Such was the case with Carlos Qué Pasa, the newest of Carlos’ restaurants, which opened in early 2019. As with all his restaurants, Carlos hopes his food connects not only to his roots, but also to each customer. Thus, he serves Mexican food that is authentic but still accessible for American taste-buds. To this end, he has also adapted his menu to accommodate everyone, regardless of dietary restrictions. 

By Julia Conti for Midstory.

Many of his customers are travelers who find his restaurants through glowing online reviews, but within Toledo, Carlos faces some trouble in getting the word out about this restaurant. The future of his business, like many businesses in Toledo, can seem shaky at times, but Carlos remains focused. 

“I make my decisions corto tiempo—short-term—so right now the future in my mind is totally different from now in comparison to two years ago, to be honest. Why? Because it’s changing everything too fast. Right now I feel very, very, very tied to Toledo,” he said. “Probably my next step is to focus on [the] new location Qué Pasa, [and] wait one or two years to see… qué pasa [what happens].”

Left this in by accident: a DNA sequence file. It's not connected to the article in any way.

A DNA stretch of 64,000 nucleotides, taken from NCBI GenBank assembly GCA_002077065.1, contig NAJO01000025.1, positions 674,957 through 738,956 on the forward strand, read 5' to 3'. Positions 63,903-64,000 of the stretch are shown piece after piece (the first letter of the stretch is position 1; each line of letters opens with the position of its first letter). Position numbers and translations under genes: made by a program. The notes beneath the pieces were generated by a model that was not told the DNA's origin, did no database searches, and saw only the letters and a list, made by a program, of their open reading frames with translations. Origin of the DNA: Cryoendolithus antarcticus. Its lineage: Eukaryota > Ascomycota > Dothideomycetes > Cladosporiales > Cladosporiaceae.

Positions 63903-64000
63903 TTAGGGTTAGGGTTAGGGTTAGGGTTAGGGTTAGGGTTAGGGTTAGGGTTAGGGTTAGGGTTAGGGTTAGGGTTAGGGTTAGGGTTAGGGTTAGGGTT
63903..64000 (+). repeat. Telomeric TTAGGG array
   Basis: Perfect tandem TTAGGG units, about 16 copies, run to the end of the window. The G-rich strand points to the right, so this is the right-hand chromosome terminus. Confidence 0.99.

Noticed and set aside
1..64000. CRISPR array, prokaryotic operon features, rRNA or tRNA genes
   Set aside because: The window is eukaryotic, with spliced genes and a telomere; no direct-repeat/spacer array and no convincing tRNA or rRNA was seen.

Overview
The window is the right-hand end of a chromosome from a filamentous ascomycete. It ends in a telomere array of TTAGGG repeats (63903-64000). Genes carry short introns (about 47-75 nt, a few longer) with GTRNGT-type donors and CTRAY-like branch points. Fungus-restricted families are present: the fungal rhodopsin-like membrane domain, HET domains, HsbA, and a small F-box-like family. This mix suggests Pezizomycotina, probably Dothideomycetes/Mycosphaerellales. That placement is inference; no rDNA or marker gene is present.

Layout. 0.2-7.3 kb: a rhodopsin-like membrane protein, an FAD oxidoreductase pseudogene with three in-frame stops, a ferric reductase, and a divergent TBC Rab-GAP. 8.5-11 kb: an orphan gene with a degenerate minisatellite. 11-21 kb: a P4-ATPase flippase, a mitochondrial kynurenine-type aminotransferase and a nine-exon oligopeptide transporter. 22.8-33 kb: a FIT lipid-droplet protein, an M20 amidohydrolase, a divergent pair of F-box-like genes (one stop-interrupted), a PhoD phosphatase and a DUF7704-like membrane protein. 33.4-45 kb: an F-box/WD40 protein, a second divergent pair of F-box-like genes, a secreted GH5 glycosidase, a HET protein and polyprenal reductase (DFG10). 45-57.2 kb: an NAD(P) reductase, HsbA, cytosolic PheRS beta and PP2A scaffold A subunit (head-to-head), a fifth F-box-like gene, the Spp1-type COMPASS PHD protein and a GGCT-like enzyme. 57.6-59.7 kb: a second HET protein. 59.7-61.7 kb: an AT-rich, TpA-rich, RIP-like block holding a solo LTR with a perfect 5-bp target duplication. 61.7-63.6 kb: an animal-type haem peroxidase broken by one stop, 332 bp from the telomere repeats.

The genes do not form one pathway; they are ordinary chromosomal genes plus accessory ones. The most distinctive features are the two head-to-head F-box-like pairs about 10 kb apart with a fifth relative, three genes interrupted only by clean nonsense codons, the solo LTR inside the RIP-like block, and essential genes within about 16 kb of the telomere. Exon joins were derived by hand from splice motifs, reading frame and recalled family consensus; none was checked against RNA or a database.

No matter what is next for Carlos and his restaurants, he continues to serve dishes that merge the cultures and flavors of Mexico and the United States. Take a look at one of the most popular dishes at his restaurants: tacos al pastor, which is one of Carlos’ favorites simply because—“Soy mexicano”—he is Mexican. Listen to Carlos describe how to make the dish (and read the translation below)! 

Graphic by Yashada Wagle for Midstory.

La mejor comida que a mi me gusta en mi restaurante son dos: tacos al pastor y tacos de carne asada. Why? Because soy Mexicano. El taco al pastor es la receta más significativa de mi restaurante porque es una receta familiar. Es una receta que me enseñó mi papá y mi mamá y es una receta que solamente nosotros tenemos. Tú puedes encontrarlo online modificaciones pero la gente me llama, “¿Porque no me sale mis tacos como ti?” Porque es una receta familiar.